by Philip Fry
In the midst of the horrible news from Ukraine, the latest report from the International Panel on Climate Change, “Climate Change 2022, Impact, Adaptation and Vulnerability”, has slipped by almost unnoticed in the press. And that is most unfortunate, because it sums up the world-wide devastation already being caused by climate change. According to the Secretary-General of the United Nations, António Guterres, the report is “an atlas of human suffering and a damning indictment of failed climate leadership… all people on the planet are getting clobbered by climate change.”
An important “take home” message is that effective solutions aiming at mitigation and adaptation will have to be invented and implemented on the regional level. Why? The impacts of climate change vary according to local geography – the given position of a locality on the globe, its landscape features, and its habitat mix.
What does this mean for us? Our landscape patchwork sits in a saucer-like depression between highlands along the Saint Lawrence and Ottawa rivers. The drainage systems of the region flow slowly, and various types of wetlands, both naturally occurring and humanly engineered, dominate much of the territory. Slowly moving waters are of importance to bio-diverse life-forms, but they are also very susceptible to weather irregularities and the accumulation of polluting agents: herbicides, pesticides, chemical fertilizers, and novel entities in human waste.
There are provincial conservation institutions based on the three major drainage systems in Eastern Ontario – the Rideau, the Nation, and the Raisin rivers – mandated to ensure the health of our waterways and wetlands. They have been doing important work monitoring the purity of the region’s water systems and have developed innovative programs to support and enhance shoreline biodiversity. They have also issued scientifically based “report cards” on water purity, the grade being given rarely better than a C+. One of the big culprits seems to be run-off of excess chemical fertilizer applied in farms. A retired member of a Conservation Authority has told me that the amount recommended to farmers by fertilizer companies almost always exceeded the Authority’s estimates. Duh.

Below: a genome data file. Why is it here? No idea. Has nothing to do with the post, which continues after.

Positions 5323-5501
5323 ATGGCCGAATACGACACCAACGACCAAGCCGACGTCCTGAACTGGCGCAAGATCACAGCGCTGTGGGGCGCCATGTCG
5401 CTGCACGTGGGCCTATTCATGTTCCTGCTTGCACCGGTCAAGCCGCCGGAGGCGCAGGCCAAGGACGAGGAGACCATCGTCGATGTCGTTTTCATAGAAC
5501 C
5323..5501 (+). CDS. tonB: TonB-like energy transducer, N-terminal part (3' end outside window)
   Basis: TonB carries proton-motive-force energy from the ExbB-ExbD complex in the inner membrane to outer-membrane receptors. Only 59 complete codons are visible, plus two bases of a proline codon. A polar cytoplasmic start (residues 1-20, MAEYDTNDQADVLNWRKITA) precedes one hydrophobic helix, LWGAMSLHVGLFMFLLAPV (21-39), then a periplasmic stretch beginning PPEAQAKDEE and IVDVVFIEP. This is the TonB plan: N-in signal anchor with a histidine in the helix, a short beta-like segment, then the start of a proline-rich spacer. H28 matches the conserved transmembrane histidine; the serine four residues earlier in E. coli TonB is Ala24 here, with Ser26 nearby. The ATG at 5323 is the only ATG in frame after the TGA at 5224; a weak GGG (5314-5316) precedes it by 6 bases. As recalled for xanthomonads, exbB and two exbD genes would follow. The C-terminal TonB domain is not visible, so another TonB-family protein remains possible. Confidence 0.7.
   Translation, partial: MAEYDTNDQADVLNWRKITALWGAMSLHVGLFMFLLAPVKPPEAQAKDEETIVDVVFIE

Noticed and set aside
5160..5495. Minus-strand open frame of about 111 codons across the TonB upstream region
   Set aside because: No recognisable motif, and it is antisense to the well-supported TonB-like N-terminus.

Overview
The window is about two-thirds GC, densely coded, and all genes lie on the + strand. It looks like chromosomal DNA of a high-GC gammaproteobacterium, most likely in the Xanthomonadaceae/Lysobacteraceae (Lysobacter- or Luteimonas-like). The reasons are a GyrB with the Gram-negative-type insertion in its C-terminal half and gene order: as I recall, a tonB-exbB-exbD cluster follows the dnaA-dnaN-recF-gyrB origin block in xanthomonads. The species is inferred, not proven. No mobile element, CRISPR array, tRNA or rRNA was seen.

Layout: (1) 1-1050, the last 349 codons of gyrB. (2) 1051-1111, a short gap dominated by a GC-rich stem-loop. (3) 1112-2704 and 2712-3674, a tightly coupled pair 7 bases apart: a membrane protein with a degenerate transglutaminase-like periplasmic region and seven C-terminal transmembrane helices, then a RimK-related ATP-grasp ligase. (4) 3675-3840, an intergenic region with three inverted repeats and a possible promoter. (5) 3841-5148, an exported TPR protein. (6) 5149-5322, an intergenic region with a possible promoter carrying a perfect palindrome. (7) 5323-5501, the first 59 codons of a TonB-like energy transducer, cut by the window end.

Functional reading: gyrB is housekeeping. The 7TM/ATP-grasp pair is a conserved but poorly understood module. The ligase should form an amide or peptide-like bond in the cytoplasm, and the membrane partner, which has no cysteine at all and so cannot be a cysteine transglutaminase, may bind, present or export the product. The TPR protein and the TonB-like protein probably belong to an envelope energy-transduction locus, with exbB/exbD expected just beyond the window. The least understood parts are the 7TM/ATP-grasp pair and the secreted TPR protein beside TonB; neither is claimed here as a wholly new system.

The problem isn’t that we do not have the institutions necessary to address climate change and the loss of biodiversity. It is that at the present, instead of being given more ability to do their work, they are being hampered in doing what needs to be done by an inherent weakness in their governing structure and regulations that inhibit them from dealing effectively with “politically sensitive” matters. It appears that the governing boards of the Authorities are composed of people with little competence in conservation and a bias towards “development.” Moreover, their conservation mandate has been gutted by recent legislation. A spokesperson for an Authority explains: “in general, no conservation authority in Ontario may, directly or indirectly, engage in political activities regarding development projects.” Since sharing negative views about such projects with the public is “political,” the Conservation Authorities are effectively gagged.
What to do with this situation? For the time being (pending the election), the weight of conservation will fall by default upon volunteers. The work to be done is massive: invasive species need to be extirpated and native species reintroduced. There is hope, because this community has always rallied to crises if well informed. For example, there has been some success in combating the aggressive spread of non-native Phragmites reeds by establishing limiting borders with attractive and tough native species such as the Cup plant (Sylphium perfoliatum). The dense growth of Phragmites excludes native plant species in which a wide range of birds and amphibians find food and shelter. The Cup plant, on the contrary, grows in clumps but with well-spaced stems, catches and conserves water in its cupped leaves, and is a delight for birds, butterflies, and other insects in dry weather. As its bright yellow blossoms fade, seed is formed, insects nestle in its fibrous stems, and it continues its work of assisting birds well into winter.
We have all we need to get going on this: good people and a wealth of natural, institutional, and scientific resources. Much needs to be done. Please continue with your in-put. I am at [email protected].